Colin McCredie was only a little lad of ten – living with his family in Perth, back in the early 1980s – when his older sister Annie started working at Perth Theatre, eventually training as a stage manager; but her involvement with the local rep, then run by legendary artistic director Joan Knight, provided him with a passport into a magical world that he has never wanted to leave.
Annie’s boyfriend, and later husband, was the late, great comedy actor Andy Gray, also a Perth man; and through them, Colin had the chance to see on stage, and to meet, many leading Scottish actors, and to help with various jobs around the theatre. When Colin was a teenager, he and Ewan McGregor became the only two boys in Perth Theatre’s youth company; and when he left school in 1990, he went straight to the Royal Scottish Academy of Music and Drama in Glasgow, where he was a contemporary of Kate Dickie and David Tennant.
Within a couple of years of leaving the RSAMD, McCredie landed the key role of DC Stuart Fraser in the long-running detective series Taggart, becoming a well-known face in households across Scotland and beyond. He remained with Taggart for almost 15 years, while taking time out for occasional theatre shows; and since the series ended in 2010, his freelance career in stage and film has included highlights such as an appearance in the National Theatre of Scotland’s 2014 Dear Scotland show at the Scottish National Portrait Gallery, and the thrill of playing Scrooge in Pitlochry Festival Theatre’s Christmas 2019 production of A Christmas Carol.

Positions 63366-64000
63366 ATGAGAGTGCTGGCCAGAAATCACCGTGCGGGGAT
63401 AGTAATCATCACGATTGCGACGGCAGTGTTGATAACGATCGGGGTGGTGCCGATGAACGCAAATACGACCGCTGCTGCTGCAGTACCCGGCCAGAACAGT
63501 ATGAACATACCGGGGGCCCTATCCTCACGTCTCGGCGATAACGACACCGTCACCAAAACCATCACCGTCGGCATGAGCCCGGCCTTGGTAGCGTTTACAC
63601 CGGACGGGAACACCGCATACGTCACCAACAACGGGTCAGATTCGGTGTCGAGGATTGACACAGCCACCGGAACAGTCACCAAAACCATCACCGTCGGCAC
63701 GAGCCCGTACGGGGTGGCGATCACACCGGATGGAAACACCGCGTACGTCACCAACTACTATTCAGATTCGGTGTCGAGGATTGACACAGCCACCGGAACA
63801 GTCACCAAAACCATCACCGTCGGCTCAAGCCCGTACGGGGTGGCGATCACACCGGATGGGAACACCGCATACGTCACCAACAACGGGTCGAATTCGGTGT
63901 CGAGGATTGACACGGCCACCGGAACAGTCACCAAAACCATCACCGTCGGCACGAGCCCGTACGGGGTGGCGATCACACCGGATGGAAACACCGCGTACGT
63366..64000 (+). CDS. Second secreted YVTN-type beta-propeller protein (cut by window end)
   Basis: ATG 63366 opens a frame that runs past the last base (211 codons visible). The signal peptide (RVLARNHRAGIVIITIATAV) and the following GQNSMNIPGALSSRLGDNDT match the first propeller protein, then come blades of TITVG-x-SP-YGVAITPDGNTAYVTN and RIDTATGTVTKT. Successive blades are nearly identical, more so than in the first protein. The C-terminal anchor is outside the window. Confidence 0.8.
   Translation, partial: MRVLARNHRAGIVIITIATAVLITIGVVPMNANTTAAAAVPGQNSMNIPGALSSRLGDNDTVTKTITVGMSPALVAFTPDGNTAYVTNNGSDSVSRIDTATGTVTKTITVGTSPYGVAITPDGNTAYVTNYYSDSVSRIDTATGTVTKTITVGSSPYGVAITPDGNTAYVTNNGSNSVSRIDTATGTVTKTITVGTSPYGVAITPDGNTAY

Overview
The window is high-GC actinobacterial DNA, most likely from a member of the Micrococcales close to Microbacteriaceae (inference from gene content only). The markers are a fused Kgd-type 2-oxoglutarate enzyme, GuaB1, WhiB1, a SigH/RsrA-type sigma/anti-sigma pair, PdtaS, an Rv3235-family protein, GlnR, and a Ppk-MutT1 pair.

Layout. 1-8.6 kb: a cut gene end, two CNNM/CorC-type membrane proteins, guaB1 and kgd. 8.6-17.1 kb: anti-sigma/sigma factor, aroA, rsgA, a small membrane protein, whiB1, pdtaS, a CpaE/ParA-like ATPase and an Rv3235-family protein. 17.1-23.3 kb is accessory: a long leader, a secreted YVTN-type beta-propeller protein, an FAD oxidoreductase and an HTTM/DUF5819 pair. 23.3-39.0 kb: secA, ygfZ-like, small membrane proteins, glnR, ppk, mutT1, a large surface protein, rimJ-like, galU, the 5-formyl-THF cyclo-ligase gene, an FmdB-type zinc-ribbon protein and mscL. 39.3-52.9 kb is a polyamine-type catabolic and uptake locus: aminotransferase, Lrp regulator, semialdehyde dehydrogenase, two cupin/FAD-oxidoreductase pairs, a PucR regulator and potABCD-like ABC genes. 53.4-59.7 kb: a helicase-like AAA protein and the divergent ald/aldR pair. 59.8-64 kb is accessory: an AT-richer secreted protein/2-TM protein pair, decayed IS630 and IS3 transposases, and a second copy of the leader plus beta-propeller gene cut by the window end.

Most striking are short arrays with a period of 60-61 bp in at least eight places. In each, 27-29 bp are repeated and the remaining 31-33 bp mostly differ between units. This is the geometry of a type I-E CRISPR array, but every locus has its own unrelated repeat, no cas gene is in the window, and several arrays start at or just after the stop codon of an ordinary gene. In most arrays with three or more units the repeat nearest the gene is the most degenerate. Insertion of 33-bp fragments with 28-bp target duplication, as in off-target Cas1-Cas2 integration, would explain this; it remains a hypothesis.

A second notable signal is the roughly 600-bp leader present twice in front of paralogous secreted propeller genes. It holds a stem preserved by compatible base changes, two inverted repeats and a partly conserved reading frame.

In this extract for the Scotsman Sessions, McCredie appears in the role of Mr Toad, the notorious motor-car loving hero of Kenneth Grahame’s much-loved Edwardian children’s story The Wind In The Willows, currently being staged daily on the riverside lawn in front of Pitlochry Festival Theatre. Dressed as a washerwoman, Toad has escaped from prison – where he was serving a sentence for reckless driving – and is trying to board a train back to Toad Hall; but he has forgotten that his money is in the pocket of the trousers he traded for his washerwoman’s smock.
Playing opposite Colin McCredie, as the railway guard, is Ali Watt, a young Scottish actor who grew up in Edinburgh, and underwent a full seven years of training as a solicitor, at Glasgow University and beyond, before taking up a place at Bristol Old Vic drama school, and fulfilling his dream of becoming an actor.
Since he returned to Scotland in 2014, Watt has appeared in plays ranging from Dundee Rep’s 2016 production of Much Ado About Nothing to Elizabeth Newman’s acclaimed 2019 staging of The Crucible at Pitlochry. Like McCredie, he is hugely appreciative of what artistic director Elizabeth Newman has been able to achieve in Pitlochry both before and during lockdown, and of the experience of being part of the Pitlochry ensemble; and this brief extract from one of the company’s current shows fully captures the playful and festive atmosphere on the Pitlochry riverbank, as Toad careers towards speed and modernity at any cost, only to find – in highly prescient style – that his behaviour has consequences, after all.
The Wind In The Willows is at Pitlochry Festival Theatre until 12 September, https://pitlochryfestivaltheatre.com/
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